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Unexpected dermatological reactions to medications


Drugs can be the answer to many dermatological problems – but they can also be the cause of many skin problems. Sometimes a drug unexpectedly helps skin conditions, and sometimes a drug causes an unexpected adverse reaction.

Drugs can be the answer to many dermatological problems – but they can also be the cause of many skin problems. Sometimes a drug unexpectedly helps skin conditions, and sometimes a drug causes an unexpected adverse reaction.

David R. Adams, M.D., Pharm.D., is both a dermatologist and a pharmacist. An assistant professor of dermatology at Penn State's Hershey Medical Center, Dr. Adams tells Dermatology Times that there are dozens of cases of unexpected drug reactions, and he outlines a few interesting actions of drugs in dermatology.

Dr. Adams reviews a number of skin conditions and how medications affected the patients - positively or negatively.

Pityriasis rosea is a post-viral skin condition that usually occurs in children and young adults. It a harmless condition which takes from several weeks to several months to resolve. Dermatologists usually recognize it easily and it is often left untreated unless it's itchy, but the appearance can be of cosmetic concern to some.

Dr. Adams says, "We don't know a whole lot about it, but in a small placebo-controlled study about four years ago, oral erythromycin was used for two weeks and the eruption cleared in a majority of treated and in none of the placebo-treated patients.

"There is no rhyme or reason why this works since it is not a bacterial disease, but this study indicates erythromycin - and European data indicates clarithromycin - might make it go away more quickly. So, while pityriasis rosea can last several months, it could be gone in two weeks if patients use this relatively safe treatment which may work in some percentage of these patients."

Another condition, Hidradenitis suppurativa, is a debilitating, painful, scarring inflammatory condition of the body creases, and it may be treated with infliximab.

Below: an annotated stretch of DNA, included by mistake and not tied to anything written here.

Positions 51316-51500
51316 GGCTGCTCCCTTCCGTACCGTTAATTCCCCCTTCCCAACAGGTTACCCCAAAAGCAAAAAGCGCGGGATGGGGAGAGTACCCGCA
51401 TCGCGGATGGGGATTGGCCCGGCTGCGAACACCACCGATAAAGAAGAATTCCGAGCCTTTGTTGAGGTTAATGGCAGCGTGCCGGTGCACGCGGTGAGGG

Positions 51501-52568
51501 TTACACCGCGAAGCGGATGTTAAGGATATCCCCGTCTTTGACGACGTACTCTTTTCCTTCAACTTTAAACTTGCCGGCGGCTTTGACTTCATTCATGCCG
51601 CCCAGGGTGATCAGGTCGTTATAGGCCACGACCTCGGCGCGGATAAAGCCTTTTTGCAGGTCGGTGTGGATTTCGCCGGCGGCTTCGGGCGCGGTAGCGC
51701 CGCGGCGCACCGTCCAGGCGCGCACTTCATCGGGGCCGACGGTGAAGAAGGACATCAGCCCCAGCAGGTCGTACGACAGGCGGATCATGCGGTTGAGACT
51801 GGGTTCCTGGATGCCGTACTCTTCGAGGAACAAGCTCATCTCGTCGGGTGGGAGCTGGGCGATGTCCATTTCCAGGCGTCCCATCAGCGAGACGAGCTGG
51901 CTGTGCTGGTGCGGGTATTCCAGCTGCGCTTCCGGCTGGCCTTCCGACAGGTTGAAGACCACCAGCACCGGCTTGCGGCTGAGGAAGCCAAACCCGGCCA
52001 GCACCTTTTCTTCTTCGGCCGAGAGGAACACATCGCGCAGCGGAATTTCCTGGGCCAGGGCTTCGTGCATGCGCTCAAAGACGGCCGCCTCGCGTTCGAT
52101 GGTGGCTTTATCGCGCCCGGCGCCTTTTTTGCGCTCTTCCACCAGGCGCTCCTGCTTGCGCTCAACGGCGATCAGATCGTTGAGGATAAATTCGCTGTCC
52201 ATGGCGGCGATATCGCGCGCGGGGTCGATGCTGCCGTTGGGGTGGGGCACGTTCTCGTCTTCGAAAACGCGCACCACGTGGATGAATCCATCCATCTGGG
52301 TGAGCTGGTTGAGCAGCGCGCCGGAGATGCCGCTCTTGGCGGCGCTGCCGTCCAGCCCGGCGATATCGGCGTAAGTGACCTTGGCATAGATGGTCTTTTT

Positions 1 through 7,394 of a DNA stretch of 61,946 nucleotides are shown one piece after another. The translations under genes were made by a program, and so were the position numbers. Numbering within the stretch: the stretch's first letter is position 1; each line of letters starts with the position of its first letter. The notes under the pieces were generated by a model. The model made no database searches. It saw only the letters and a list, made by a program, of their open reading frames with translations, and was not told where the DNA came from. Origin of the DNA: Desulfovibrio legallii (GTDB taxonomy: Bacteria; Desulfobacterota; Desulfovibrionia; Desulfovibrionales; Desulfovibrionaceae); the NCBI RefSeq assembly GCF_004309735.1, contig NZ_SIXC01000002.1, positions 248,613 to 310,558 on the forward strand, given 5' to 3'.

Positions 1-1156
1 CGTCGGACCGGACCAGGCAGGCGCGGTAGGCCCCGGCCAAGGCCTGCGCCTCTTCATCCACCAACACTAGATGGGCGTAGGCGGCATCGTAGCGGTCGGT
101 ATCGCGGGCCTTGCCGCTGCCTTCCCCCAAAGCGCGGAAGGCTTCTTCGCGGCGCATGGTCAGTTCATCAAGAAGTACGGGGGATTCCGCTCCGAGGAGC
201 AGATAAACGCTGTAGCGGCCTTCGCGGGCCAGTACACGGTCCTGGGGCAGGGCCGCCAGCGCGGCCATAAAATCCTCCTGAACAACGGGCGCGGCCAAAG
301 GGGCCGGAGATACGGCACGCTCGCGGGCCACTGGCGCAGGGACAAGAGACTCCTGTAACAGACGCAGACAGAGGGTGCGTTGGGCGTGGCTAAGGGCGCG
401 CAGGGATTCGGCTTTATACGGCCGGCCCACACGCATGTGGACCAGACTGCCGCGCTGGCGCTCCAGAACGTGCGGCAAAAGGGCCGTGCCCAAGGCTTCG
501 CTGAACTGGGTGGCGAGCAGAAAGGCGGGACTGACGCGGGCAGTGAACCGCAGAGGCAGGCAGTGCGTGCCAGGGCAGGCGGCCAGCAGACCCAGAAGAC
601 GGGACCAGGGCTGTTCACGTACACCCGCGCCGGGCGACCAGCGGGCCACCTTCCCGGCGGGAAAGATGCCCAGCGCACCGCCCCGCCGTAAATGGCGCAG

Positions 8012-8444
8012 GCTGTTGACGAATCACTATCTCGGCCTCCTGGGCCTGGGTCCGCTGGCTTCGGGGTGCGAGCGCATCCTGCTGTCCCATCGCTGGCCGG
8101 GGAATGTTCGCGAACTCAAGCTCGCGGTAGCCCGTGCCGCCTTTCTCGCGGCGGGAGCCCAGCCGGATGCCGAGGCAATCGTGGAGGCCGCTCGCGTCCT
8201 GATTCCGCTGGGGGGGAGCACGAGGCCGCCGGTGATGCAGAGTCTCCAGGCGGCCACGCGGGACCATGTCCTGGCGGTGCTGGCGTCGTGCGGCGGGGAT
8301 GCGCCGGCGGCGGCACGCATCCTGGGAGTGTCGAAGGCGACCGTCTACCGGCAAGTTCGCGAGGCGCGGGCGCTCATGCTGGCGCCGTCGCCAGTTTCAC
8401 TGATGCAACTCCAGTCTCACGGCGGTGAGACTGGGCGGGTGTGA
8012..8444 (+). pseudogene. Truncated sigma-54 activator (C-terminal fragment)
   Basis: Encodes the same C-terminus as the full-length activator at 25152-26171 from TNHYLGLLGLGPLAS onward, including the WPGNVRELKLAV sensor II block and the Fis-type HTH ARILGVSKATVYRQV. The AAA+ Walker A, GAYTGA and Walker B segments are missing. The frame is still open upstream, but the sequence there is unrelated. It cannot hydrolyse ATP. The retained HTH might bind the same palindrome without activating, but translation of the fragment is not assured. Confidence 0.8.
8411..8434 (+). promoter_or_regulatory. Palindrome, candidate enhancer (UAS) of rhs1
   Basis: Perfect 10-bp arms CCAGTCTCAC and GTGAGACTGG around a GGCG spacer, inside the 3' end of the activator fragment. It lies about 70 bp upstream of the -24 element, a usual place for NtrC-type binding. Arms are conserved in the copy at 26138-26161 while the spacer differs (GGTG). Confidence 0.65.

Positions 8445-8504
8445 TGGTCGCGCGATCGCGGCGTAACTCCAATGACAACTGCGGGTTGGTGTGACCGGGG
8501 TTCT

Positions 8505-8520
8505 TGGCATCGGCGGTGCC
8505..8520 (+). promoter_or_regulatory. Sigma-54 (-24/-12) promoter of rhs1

"This is a report we did at the Hershey Medical Center. We used an infusion of Remicade (Centocor) or infliximab on a patient with a very resistant case of hidradenitis suppuritiva and had significant improvement," Dr. Adams says. (Arch Dermatol 2003;139:1540-42)

Dr. Adams says the available treatments for hidradenitis suppurativa are poor. Antibiotics, anti-inflammatory medications, Accutane (Roche), and surgery are all modalities currently used in a condition that affects about one in 300 people.

"In surgery you cut out the affected areas but often the condition reccurs adjacent to the excised areas.

"We used Remicade in one patient and it put the condition into remission for about four or five months after three infusions. The patient then received periodic infusions after that. It seems to reduce the problem significantly for a reasonable length of time."

Warts are another condition that may respond to a non-standard medication regimen. Administration of oral zinc sulfate for two months may help warts disappear in some patients.

"You know what they say, when there are a whole bunch of different treatments for a condition, it usually means that not any one of them works well," says Dr. Adams.

This treatment falls into the same category. Based on a study undertaken in Iraq, use of zinc sulfate is one more method he says may help some patients. In Dr. Adams' experience, it has worked on about three out of the 20 patients who tried it. For two months, patients take 220 mg of zinc sulfate three times a day with food.

It shouldn't be used in children, but is appropriate for teenagers and adults. Neither is it indicated for patients with histories of gastrointestinal disease or stomach ulcers because it can be irritating to the stomach.

Dr. Adams says it's a simple, safe method to try for recalcitrant warts.

"These aren't huge scientific advances, but we have a lot of hard-to-treat problems, and these give us other potential treatments to try. Doctors should think beyond usual therapy or diagnoses in difficult cases."

Adverse drug reactions

Dr. Adams also addresses a number of adverse reactions - some not commonly seen - that patients can have to drugs.

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